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    CED 310 - Leadership Development

    (2 credits; alternate years, consult department)
    The course focuses on developing a leadership style that facilitates personal and community spiritual formation and also preparing others for ministry. An emphasis will be given to servant leadership and small group ministry.

    Prerequisites: CED101 and REL110.

  
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    CED 315 - Philosophy of Adolescent Ministry

    (4 credits; alternate years, consult department)
    An investigation and formulation of a philosophy of ministry to and with adolescents. Various theoretical issues will be examined which will inform and assist students in the development of a philosophy which is biblically grounded, developmentally sensitive, culturally relevant, and theologically contextualized to the world of contemporary adolescence.

    Prerequisites: CED214, and junior or senior class standing.

  
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    CED 320 - Teaching and Learning Strategies

    (4 credits; alternate years, consult department)
    The purpose of this course is to train students to teach Bible effectively in small group settings. The student is exposed to both the theory and practice of teaching and learning theories. Half the class is devoted to practicum in teaching.

    Prerequisite: CED210.

  
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    CED 380 - Narrative and Spiritual Formation

    (2 credits; alternate years, consult department)
    A study of narrative, both personal and biblical, with the intent of understanding the power and potential of narrative for both learning and spiritual formation across the age span. The course will include both theory of narrative and practical elements of story telling.

    Prerequisite: CED210.

  
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    CED 398 - Directed Study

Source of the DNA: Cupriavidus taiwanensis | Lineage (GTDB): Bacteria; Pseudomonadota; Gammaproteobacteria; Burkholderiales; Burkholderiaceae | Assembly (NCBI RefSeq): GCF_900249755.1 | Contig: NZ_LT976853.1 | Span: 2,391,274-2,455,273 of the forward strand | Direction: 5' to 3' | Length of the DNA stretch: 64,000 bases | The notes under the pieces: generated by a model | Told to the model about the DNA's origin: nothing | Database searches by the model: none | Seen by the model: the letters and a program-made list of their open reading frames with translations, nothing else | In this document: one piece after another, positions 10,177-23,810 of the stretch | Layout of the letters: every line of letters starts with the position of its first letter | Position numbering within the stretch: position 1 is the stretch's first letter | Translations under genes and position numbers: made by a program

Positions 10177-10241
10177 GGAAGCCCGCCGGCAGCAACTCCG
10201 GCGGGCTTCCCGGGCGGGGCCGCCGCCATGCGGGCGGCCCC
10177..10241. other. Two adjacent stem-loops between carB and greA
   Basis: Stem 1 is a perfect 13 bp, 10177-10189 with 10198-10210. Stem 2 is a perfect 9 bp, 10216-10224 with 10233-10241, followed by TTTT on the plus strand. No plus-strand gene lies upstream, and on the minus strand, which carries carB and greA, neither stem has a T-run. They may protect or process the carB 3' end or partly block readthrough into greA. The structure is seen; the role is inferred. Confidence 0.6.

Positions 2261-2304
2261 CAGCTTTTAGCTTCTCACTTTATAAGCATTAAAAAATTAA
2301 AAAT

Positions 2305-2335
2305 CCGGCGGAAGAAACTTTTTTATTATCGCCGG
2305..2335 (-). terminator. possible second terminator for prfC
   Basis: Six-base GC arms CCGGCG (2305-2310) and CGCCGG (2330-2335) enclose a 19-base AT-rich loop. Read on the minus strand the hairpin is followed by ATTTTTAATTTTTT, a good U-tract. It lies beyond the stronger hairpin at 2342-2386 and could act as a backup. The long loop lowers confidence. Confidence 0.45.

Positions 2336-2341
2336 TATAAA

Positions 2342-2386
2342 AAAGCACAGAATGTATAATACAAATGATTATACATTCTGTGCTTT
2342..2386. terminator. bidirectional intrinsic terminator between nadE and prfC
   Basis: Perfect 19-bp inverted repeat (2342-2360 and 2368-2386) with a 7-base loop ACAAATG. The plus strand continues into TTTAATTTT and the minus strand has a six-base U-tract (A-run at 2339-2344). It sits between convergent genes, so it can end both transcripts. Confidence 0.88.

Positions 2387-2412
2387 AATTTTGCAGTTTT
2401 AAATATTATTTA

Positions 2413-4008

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    CED 401 - Integrated Field Experience I


  
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    CED 402 - Integrated Field Experience II

    (2 credits each)
    Practical involvement in Christian education/youth ministry in a local church or para-church organization, for two consecutive semesters for Christian education majors and one semester for youth ministry and adolescent studies minors, is the primary focus of these two courses. The experience must be under supervision of an on-site supervisor and the professor of Christian education. The student is exposed to various aspects of ministry at the discretion of the on-site supervisor. Students also meet on campus for weekly seminars related to the student’s ministry involvement.

    Prerequisites: senior class standing and permission of instructor.

  
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    CED 417 - Internship

    (2 credits may apply toward the major)
  
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    CED 450 - Special Topics

    (2 credits)
    An opportunity to focus on different issues of ministry not covered in other courses. The course will provide opportunity for in-depth study of particular topics related to the Christian ministry.

  
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    CED 499 - Honors Research


  
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    CHE 101 - College Chemistry

    (4 credits)
    General Education Requirement / Option: (general education option under natural science)

    An introductory course in inorganic chemistry. The treatment of topics is predominantly descriptive and the content is especially suited to meet the needs of students whose programs require only one year of chemistry.

    Note: Three lectures and one three-hour laboratory period per week. Open to all students.

  
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    CHE 102 - College Chemistry

    (4 credits)
    An introductory course in organic and biological chemistry. The content is especially suited to meet the needs of students whose programs require only one year of chemistry.

    Note: Three lectures and one three-hour laboratory period per week.

    Prerequisite: CHE101.

  
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    CHE 105 - Topics in Chemistry

    (4 credits)
    General Education Requirement / Option: (general education option under natural science)

    This course offers an introductory level chemical exploration of interdisciplinary scientific, cultural, or theological topics. Possible topics include energy and environment, forensic chemistry, chemistry and art, nanotechnology, and medicinal chemistry.

  
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    CHE 111 - General Chemistry

    (4 credits)